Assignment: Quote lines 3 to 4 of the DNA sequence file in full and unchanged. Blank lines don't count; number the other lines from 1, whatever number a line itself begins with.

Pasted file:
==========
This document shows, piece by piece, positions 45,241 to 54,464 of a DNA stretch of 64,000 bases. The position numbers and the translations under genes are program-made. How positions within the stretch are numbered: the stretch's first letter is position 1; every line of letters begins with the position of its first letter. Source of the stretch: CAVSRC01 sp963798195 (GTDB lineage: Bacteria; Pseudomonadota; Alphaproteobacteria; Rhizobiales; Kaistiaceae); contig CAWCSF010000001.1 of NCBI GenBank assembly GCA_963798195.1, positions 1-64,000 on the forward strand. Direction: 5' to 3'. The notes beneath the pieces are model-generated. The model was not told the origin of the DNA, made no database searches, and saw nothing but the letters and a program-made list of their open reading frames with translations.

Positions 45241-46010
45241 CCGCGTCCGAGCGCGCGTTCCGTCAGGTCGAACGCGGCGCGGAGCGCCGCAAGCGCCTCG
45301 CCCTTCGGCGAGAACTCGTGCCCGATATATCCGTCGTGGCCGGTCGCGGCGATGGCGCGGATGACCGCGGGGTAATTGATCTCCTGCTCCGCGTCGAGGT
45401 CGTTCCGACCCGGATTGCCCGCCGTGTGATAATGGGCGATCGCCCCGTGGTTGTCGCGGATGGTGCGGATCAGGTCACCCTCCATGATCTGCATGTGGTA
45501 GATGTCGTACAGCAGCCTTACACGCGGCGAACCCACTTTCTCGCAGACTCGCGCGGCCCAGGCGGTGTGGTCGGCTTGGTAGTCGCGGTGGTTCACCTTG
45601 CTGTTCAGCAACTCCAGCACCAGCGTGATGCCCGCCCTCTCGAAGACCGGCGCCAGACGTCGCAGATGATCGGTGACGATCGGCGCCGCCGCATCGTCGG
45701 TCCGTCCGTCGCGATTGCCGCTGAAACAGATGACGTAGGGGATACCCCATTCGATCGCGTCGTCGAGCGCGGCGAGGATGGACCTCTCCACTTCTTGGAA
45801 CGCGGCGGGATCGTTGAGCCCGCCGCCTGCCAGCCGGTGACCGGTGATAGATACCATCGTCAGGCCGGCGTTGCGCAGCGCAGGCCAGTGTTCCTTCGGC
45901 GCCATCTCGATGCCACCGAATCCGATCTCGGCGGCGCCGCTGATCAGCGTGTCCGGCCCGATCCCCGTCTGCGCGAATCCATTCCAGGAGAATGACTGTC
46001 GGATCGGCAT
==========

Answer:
45241 CCGCGTCCGAGCGCGCGTTCCGTCAGGTCGAACGCGGCGCGGAGCGCCGCAAGCGCCTCG
45301 CCCTTCGGCGAGAACTCGTGCCCGATATATCCGTCGTGGCCGGTCGCGGCGATGGCGCGGATGACCGCGGGGTAATTGATCTCCTGCTCCGCGTCGAGGT